Chronic stress have a negative impact on public health
Zurich [Switzerland]: Interruptions in the workplace may lead to physical stress, suggested a study.
If this stress becomes chronic, it can lead to states of exhaustion that have a negative impact on public health and carry a significant economic cost. The study was published in the journal Psychoneuroendocrinology.
According to the Job Stress Index 2020 compiled by Stiftung Gesundheitsforderung Schweiz, a Swiss health foundation, almost one-third of the Swiss workforce experience work-related stress.
In a digital early warning system at the Mobiliar Lab for Analytics at ETH Zurich, an interdisciplinary team is working to pre-empt such states of exhaustion by developing a digital early warning system that uses machine learning to detect stress in the workplace in real-time.
“Our first step was to find out how to measure the effects of social pressure and interruptions – two of the most common causes of stress in the workplace,” said psychologist Jasmine Kerr. Kerr is driving the project forward together with mathematician Mara Nagelin and computer scientist Raphael Weibel.
The three doctoral students, who all lead authors on a recent study, used a university platform to recruit 90 participants, who agreed to take part in an experiment lasting just under two hours. To conduct their experiment, Kerr, Nagelin, and Weibel transformed the Decision Science Laboratory at ETH Zurich into three group office environments. Each workstation was equipped with a chair, a computer with a monitor, and kits for collecting samples of saliva.
Playing the parts of employees at a fictional insurance company, the participants were asked to perform typical office tasks, such as typing up information from hand-written forms and arranging appointments with clients. While they did so, the researchers observed their psychobiological responses. At a total of six points during the experiment, the participants rated their mood on questionnaires, while a portable ECG device continuously measured their heartbeat. The researchers used the saliva samples to measure the concentration of the stress hormone cortisol.
Later in their experiment, the researchers divided the participants into three groups and exposed each group to a different level of stress. All groups were given the same workload. In the middle of the experiment, all participants were visited by two actors masquerading as representatives of the insurance company’s HR department. For participants in the control group, the actors staged a sales pitch dialogue, while in the two stress groups they pretended to be looking for the most suitable candidates for a promotion.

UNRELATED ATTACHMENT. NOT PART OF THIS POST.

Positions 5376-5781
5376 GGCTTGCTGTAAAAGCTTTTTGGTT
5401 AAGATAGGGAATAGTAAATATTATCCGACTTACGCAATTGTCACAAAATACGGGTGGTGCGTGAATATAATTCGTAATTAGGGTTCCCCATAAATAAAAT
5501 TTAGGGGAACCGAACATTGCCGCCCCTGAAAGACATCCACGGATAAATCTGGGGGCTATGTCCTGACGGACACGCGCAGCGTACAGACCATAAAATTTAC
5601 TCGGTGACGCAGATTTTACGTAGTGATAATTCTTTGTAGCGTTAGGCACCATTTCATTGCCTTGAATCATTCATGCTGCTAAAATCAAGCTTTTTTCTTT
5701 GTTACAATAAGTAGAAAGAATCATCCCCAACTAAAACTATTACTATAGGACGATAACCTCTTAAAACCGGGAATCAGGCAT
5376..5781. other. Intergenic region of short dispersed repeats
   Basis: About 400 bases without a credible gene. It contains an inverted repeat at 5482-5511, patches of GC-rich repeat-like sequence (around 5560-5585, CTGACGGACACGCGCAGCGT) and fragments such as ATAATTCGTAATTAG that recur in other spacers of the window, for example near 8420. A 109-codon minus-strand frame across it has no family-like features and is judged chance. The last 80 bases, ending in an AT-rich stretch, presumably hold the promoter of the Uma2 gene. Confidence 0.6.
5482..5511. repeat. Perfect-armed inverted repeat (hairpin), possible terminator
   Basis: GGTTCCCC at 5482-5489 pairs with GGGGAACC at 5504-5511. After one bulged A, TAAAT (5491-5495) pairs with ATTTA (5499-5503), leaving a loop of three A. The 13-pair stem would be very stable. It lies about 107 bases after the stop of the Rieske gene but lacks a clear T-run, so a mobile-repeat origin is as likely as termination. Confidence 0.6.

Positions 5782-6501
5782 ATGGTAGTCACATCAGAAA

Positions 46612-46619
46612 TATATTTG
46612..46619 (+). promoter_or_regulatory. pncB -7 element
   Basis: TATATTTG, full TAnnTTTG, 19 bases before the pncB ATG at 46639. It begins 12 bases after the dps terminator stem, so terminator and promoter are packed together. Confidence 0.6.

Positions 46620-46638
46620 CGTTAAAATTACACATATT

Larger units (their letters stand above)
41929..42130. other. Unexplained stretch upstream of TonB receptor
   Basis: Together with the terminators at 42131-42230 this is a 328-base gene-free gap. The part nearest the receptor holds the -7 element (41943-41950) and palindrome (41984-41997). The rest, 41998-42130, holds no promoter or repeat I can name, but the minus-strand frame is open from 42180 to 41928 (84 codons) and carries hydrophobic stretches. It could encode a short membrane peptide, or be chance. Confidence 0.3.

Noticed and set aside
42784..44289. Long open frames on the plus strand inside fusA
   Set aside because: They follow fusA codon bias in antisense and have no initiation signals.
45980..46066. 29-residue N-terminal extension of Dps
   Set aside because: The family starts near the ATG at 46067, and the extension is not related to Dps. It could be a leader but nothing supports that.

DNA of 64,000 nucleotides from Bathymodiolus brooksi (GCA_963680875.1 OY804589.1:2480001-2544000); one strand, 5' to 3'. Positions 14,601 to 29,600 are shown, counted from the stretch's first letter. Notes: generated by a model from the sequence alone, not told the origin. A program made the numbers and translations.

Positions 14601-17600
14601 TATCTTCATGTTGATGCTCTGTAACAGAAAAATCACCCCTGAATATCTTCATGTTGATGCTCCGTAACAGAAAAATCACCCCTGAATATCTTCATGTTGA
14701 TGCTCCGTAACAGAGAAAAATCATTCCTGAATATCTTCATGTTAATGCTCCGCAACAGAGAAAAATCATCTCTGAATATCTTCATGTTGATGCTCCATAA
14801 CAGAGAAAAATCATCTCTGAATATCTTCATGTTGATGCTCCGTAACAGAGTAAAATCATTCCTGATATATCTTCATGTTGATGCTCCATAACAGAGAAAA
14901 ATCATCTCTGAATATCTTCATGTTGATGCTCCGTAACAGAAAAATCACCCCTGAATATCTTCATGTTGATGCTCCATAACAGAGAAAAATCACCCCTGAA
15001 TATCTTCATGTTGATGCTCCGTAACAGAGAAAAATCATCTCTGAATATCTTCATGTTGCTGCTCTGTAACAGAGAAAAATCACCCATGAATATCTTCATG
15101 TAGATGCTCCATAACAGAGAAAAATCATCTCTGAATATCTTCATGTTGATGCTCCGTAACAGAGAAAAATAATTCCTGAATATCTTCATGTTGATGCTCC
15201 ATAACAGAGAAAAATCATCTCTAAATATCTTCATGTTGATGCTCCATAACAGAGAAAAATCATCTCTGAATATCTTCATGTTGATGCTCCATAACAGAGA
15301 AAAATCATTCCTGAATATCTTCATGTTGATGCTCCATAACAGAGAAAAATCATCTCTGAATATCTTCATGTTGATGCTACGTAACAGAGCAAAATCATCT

The difference between the two stress groups was that participants in the first group stopped work only to have samples of their saliva taken. But the participants in the second stress group had to contend with additional interruptions in the form of chat messages from their superiors urgently requesting information.
Upon evaluation, the data indicated that asking participants to compete for a fictional promotion was enough to raise their heart rate and trigger the release of cortisol.
“Participants in the second stress group released almost twice the level of cortisol as those in the first stress group,” Nagelin said. Weibel added: “Most research into workplace interruptions carried out to date focused only on their effect on performance and productivity. Our study shows for the first time that they also affect the level of cortisol a person releases, in other words, they actually influence a person’s biological stress response.”
What surprised the researchers were participants’ subjective responses in terms of how they perceived psychological stress. They observed that participants in the second stress group, who were interrupted by chat messages, reported being less stressed and in a better mood than the participants in the first stress group, who did not have these interruptions.
Interestingly, although the two groups rated the situation as equally challenging, the second group found it less threatening. The researchers inferred that the release of cortisol triggered by the additional interruptions mobilized more physical resources, which in turn led to a better emotional and cognitive response to stress. It is also possible that the interruptions distracted the participants from the impending social stress situation, meaning that they felt less threatened and thus less stressed.